This is what I’ve found to be true in life. When I’m feeling connected to myself, and to those around me, the specific circumstances of life matter very little. Everyone’s life has pros and cons. Because that’s the way life is. But that’s not what matters. What matters is just picking up the guitar, no matter how dinged up or weatherbeaten it may be, and making music with it.


I did one of those BuzzFeed quizzes this past week. I don’t even remember what it was about, but one of the questions was: “What would you do if you won the lottery?” One of the options was “Travel the world”, and without hesitating I clicked on that one.

Which seemed odd to me at the time. I’ve done plenty of traveling in my life. I’ve been to eight different countries that I can remember offhand, as well as a bunch of places within the US (including Hawaii and Alaska!). I’ve always thought that I was done with all of that, that all I wanted to do now was find the right place to live, and park it there for the duration.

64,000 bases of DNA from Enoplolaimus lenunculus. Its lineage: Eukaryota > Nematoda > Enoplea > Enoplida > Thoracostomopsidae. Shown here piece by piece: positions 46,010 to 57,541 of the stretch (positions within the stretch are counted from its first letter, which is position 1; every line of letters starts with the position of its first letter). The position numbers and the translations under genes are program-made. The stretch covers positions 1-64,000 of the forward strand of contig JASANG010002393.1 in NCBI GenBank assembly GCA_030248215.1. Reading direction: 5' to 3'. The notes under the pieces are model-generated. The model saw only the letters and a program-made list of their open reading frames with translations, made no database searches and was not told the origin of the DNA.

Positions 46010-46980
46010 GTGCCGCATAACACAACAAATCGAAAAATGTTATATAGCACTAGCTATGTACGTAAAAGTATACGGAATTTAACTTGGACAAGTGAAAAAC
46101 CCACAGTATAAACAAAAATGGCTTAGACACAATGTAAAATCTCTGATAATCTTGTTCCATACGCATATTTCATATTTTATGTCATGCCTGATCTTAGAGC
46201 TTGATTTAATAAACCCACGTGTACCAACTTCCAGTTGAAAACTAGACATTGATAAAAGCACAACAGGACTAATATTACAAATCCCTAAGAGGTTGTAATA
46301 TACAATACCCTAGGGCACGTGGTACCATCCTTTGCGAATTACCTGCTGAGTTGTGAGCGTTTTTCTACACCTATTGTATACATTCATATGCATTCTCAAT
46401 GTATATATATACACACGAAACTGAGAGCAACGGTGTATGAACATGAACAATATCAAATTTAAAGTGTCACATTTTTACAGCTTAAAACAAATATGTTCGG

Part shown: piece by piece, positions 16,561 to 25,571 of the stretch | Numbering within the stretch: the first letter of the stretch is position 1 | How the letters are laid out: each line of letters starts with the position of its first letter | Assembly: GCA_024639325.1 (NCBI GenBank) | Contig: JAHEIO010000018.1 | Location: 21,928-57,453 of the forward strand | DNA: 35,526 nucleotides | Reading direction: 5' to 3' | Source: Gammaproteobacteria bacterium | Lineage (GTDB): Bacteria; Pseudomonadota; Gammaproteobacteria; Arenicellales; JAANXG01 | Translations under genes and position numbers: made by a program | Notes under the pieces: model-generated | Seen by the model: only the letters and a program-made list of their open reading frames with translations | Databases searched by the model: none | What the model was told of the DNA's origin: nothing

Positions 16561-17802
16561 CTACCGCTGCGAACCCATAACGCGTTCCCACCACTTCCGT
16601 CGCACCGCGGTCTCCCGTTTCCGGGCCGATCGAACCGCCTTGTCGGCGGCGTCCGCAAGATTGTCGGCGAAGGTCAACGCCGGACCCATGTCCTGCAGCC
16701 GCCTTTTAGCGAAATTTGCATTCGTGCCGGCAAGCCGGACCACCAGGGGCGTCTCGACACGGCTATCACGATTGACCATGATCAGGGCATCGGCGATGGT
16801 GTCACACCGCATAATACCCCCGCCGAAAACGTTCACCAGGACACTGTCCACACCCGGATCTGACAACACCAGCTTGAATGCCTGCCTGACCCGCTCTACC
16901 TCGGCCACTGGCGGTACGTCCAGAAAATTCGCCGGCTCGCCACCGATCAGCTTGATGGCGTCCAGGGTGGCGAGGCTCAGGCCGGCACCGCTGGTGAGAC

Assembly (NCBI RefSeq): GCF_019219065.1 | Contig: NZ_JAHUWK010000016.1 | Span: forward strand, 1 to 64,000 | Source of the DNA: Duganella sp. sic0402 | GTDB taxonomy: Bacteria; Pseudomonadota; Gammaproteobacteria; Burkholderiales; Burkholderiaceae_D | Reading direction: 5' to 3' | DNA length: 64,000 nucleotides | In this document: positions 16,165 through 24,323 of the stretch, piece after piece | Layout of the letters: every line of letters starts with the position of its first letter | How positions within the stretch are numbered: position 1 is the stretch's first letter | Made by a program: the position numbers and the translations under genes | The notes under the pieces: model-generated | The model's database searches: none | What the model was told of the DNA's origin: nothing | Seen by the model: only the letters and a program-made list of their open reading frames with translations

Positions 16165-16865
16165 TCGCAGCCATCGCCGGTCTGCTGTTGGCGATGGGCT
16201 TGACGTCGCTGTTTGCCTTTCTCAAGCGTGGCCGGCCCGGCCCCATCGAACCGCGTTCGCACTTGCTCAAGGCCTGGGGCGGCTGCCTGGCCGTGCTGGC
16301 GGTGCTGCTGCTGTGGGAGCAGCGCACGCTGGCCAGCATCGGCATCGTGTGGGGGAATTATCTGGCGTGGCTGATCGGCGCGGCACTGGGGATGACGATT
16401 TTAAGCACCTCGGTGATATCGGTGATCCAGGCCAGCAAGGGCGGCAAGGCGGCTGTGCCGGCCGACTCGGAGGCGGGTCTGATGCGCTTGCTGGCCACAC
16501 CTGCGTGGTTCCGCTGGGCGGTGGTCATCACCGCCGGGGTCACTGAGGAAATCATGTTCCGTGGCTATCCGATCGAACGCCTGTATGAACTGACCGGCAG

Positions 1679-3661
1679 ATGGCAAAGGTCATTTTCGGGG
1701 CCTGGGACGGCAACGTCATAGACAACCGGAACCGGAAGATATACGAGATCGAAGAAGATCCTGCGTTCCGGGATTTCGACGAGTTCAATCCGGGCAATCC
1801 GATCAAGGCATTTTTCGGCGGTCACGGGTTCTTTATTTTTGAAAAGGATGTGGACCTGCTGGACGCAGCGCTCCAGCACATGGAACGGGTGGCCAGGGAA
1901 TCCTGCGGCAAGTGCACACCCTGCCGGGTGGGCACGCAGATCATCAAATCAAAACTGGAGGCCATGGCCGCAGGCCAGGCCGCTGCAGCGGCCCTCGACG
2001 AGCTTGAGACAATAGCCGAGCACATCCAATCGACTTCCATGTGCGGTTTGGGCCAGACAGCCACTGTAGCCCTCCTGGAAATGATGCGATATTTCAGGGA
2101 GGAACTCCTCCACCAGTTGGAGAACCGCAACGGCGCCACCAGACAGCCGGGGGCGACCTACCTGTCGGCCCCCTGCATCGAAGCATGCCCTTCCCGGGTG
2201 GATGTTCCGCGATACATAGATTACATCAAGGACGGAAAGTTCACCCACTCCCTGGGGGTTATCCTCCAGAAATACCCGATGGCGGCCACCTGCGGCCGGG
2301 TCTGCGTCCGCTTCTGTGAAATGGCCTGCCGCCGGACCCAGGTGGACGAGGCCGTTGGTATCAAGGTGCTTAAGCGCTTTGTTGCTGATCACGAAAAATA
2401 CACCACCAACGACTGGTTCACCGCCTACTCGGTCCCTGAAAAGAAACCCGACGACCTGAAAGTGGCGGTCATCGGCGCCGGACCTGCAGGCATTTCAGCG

But the more I thought about it, the more I felt like “travel” was something I still wanted to do. I don’t know where I’d like to go exactly, or how I would accomplish this (traveling costs money), but I realized that I’m not as ready to settle as I thought I was.

I’ve never felt completely at home in the US. It’s certainly familiar to me, and I get the culture and the people. But I don’t know how much of a connection I feel to it. No doubt this is partially due to the fact that I spent five years of my childhood overseas, in places that were most definitely not America. Also, my mother was born and raised in Australia, so I’ve always had a conscious sense of being “half-American”.